Why then, in dentistry, do we sometimes hesitate to ask for payment at the time of service, or when providing a “custom service” (i.e., crown, implant, surgery) require an initial investment if not payment in full? I’m still not sure why that still occurs, however, the good news is most of your patients do expect to pay at the time and are surprised if they are not asked for payment. It’s normal, it’s natural, we need to be consistent.


Effective payment arrangements and payment collection begins with having the right person in that position. Some of the most important traits of a successful financial coordinator are:


       Clear communication skills

       Can express empathy, not sympathy

       Removes their own personal financial situation from patient interactions

       Is very comfortable and confident asking for payment


Factor in to the success equation things such as clear internal credit guidelines, the best location for financial discussions, and great negotiation skills and you are on your way to a solid system for payment agreements.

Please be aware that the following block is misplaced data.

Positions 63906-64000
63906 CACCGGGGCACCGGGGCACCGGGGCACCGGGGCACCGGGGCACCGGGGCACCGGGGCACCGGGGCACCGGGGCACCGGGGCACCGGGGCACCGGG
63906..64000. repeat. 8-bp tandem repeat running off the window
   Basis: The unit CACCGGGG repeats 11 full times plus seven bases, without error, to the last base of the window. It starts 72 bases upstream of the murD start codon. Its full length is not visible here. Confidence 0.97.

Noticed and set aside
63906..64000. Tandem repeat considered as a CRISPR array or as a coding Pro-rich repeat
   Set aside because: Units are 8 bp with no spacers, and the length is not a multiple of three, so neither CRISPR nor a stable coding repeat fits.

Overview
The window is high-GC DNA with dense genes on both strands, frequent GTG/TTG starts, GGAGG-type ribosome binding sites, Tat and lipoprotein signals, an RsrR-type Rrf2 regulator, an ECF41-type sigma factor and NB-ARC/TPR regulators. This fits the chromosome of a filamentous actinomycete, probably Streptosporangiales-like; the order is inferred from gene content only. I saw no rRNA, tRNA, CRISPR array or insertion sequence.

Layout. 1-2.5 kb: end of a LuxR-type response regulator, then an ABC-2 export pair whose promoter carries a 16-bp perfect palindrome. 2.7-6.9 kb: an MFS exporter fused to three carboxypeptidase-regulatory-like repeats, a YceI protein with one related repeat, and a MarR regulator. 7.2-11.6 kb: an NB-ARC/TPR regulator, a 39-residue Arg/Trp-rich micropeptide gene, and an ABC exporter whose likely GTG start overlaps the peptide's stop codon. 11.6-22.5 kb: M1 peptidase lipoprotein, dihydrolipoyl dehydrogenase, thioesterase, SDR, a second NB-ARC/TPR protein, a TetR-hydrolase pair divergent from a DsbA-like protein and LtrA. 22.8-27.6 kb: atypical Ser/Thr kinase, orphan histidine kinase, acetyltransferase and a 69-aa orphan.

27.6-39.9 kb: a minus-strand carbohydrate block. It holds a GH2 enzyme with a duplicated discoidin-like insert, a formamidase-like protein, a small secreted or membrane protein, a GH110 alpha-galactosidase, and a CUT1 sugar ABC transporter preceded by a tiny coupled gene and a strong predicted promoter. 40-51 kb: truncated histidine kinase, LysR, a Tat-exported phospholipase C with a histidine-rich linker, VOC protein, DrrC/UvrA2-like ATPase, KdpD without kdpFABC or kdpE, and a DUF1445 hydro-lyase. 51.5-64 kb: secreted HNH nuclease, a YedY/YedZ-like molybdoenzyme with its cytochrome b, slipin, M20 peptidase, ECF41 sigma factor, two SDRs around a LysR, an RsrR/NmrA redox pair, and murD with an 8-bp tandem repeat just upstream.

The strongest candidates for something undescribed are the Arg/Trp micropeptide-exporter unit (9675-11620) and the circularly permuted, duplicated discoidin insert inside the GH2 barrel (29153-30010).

Recare: The Heart of Your Practice


Here, in the heart of your practice, is where a clear, consistently used system is crucial to your patients’ health. Unfortunately, in many practices, this is the most overlooked system, and yet, it’s vital to providing the best health to patients.


How are you doing?


       Is there an employee designated to follow-up on past due patients?

       What is the system for the follow-up?

       Do you have the appropriate number of hygiene days for your practice?

       Does the doctor exam in hygiene take more than 7 minutes?

       How are late patients handled in the hygiene schedule?

       Are your unfilled hygiene hours <7%?


These are important questions to consider and recognize that if a system is not in place, you run the risk of significant patient attrition. While the focus seems to be on how many new patients you’re attracting, having a solid system to close the back door to patient attrition will help for the overall health of your patients and your practice.


Systems are the answer to better practice success. To learn how to successfully implement systems into your practice, consider booking one of our remote consulting packages. They’re a great way to take the first step towards improving your business.